Researchers from The Netherlands have developed a new process to recover platinum, an expensive and increasingly rare element, from the catalysts of used fuel cells.
This process involves an electrochemical dissolution, performed in mild conditions.
This also allows the reuse of the carbon catalyst substrate.
Platinum: a Very Precious (and Scarce) Metal
Platinum (Pt) is a transition metal (see periodic table above); due to its properties, it has many important technological applications.
Pt is considered a precious metal, and it is indeed used for jewelry, due to its grey shiny color and its inertness.
Its main uses, however, are in technology, especially as a catalyst in many reactions. The catalytic converters in vehicle exhaust systems, for instance, are based on several metals, including platinum.
Platinum is not an abundant metal; it is, on the contrary, the least abundant noble metal – the 2014 worldwide reserves were estimated to be about 66,000 tonnes. For comparison, copper reserves were estimated to be about 300 million tonnes.
Proton Exchange Membrane Fuel Cells
Proton Exchange Membrane Fuel Cells (PEMFC) are a type of fuel cells; they generate electricity through chemical reactions, by converting molecular hydrogen (H2) and oxygen (O2) into water H2O. The range of applications of PEMFCs varies from portable, such as smartphones, to automotive, i.e. cars and buses, and household power generators, with some products already available commercially.
The PEMFC mechanism is based on the use of platinum as a catalyst, the Pt being in the form of nanoparticles immobilized on an appropriate porous substrate, such as carbon.
Recovering the Platinum
Platinum demand has increased steadily in recent years and it is likely that it will continue to increase. Because of this, it is essential to try to recover Pt from old/unused devices.
For the recovery, normally the substrate material is either dissolved in acid or oxidized; platinum is then recovered by separation from the solution.
This process presents several disadvantages; in fact, the support material is destroyed and the platinum separation is never complete. The level of purity of the separated platinum is also a concern.
Novel Separation Process
Researchers from the Delft University of Technology (The Netherlands) developed a new process to separate platinum from PEMFC; they published their results in ChemSusChem in May 2015.
Decoded Science spoke to Dr. Roman Latsuzbaia, recent PhD graduate in the Dutch university (TU Delft) and the main researcher in this study. Dr. Latsuzbaia tells us,
“We wanted to develop a method which allowed us to regenerate platinum catalyst, but without destroying the substrate (carbon), so we could redeposit Pt nanoparticles on the same support. In this way, the carbon and dissolved Pt can be reused, and Pt catalyst lifetime can be prolonged, making the PEMFC cheaper and more sustainable. We chose a selective electrochemical dissolution of the platinum; practically, this means that we apply a voltage to the substrate and only the platinum is dissolved, while the carbon support is not damaged.”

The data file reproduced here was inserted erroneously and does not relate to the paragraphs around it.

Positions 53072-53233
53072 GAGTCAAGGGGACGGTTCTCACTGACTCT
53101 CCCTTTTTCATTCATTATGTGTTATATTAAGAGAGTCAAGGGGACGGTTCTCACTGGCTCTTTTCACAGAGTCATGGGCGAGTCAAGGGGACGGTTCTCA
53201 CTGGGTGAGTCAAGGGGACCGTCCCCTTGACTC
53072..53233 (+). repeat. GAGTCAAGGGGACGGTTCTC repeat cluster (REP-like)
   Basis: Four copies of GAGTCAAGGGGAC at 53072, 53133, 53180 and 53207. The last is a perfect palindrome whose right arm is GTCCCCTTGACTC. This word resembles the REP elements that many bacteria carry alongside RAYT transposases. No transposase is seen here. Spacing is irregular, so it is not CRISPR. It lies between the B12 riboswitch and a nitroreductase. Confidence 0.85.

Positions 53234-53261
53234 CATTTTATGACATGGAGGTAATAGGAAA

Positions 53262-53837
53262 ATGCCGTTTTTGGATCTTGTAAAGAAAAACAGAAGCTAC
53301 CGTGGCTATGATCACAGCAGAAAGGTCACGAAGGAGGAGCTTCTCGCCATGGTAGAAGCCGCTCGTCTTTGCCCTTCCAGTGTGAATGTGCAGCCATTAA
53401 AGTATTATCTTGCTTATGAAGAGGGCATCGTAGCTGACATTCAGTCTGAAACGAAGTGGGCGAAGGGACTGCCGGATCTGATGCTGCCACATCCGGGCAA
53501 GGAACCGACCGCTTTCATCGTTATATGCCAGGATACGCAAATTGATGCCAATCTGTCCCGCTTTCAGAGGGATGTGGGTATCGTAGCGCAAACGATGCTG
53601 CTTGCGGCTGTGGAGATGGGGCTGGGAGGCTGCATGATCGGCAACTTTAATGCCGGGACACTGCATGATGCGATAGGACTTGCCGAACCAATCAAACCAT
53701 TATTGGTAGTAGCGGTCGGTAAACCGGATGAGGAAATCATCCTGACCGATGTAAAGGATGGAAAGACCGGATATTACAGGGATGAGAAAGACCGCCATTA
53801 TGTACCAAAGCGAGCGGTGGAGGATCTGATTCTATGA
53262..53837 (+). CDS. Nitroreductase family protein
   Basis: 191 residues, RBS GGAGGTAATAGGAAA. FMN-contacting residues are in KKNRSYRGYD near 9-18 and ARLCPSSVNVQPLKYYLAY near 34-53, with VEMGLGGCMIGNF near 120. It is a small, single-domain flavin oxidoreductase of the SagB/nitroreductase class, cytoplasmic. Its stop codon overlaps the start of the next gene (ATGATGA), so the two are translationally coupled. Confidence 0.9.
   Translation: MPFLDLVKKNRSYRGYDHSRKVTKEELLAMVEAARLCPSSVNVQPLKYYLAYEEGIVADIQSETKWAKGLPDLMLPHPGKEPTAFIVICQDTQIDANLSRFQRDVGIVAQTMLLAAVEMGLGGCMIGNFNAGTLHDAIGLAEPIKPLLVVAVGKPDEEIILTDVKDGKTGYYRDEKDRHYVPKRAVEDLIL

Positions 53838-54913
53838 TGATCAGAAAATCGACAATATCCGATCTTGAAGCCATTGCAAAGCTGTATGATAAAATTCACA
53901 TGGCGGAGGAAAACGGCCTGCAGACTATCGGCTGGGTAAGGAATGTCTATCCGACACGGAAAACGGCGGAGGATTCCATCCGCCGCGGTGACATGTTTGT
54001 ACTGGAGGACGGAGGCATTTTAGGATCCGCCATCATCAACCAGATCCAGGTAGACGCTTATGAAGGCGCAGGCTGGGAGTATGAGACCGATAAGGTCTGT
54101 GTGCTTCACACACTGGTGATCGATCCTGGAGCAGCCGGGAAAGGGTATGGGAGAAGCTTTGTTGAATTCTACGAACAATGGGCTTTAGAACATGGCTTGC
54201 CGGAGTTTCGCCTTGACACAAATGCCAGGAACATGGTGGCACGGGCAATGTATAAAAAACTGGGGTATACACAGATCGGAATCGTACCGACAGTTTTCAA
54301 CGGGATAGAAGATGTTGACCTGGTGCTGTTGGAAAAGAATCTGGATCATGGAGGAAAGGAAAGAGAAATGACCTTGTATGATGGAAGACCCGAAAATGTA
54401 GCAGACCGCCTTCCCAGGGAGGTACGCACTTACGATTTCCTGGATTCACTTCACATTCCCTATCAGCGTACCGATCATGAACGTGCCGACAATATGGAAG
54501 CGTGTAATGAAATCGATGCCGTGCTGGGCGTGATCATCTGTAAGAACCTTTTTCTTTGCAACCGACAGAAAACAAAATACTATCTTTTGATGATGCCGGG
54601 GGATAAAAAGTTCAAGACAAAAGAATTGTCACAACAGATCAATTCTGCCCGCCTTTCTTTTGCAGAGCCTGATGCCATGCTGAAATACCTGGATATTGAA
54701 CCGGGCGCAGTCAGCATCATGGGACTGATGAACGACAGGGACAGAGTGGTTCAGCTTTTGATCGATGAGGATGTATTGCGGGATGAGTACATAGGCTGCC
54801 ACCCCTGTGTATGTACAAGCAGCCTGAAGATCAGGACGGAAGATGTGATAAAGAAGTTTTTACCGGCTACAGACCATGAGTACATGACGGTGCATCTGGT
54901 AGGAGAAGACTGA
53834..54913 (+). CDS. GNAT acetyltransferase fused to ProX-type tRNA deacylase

Choosing the Right Conditions
According to Dr. Latsuzbaia, the choice of the right conditions was crucial.
“We know from literature that we can dissolve platinum by applying a voltage; we knew, however, that we needed to optimize the conditions and the process, to be sure that the substrate was not damaged and dissolution process is selective to Pt.
To do this, we used milder conditions; this means voltages lower than those reported in literature. We considered an interval from 0.5 to 1.1 V, with a voltage scan rate of 50 mV/s.
The solution we used for the dissolution contained perchloric acid (HClO4, 0.1 M) and hydrochloric acid (HCl). For HCl we tested 3 different concentrations – 0.1, 0.25 and 0.5 M – to see the effect on both the dissolution and the remaining substrate. We also tested different temperatures of 22, 35 and 60 oC”.
Recovering Platinum: Interesting Results
These experiments led to interesting results.
“We saw that with higher HCl concentration the dissolution was faster; even with the lowest hydrochloric acid concentration, however, we managed to separate more than 90 % of platinum.
Considering the temperature, we obtained the worst results at 35 oC, as the separation efficiency was higher at 22 and 60 oC.
As for the carbon support, its surface was not significantly affected with the recovery performed with the most diluted HCl concentration (0.1 M). With higher hydrochloric acid concentration, on the contrary, the carbon surface showed some modification which could affect its functionality.”
“With this work we showed that it is possible to recover platinum from PEMFC almost completely, without damaging the carbon substrate.
We managed to perform the recover in mild conditions (low temperature and acid concentration); this is good for the substrates but also for the environment, since this process avoids use of concentrated acid mixtures, such as aqua regia, and will not have a too negative impact on the environment.” Dr. Latsuzbaia said.
Increasing Platinum Demands: Reuse of Pt
Indeed, considering the increasing demand for platinum and the necessity of reusing it as much as possible, this process represents an important development towards a more sustainable use of platinum. The fact that the PEMFC substrate can also be recovered and reused makes this method even more valuable.
Decoding Science. One article at a time.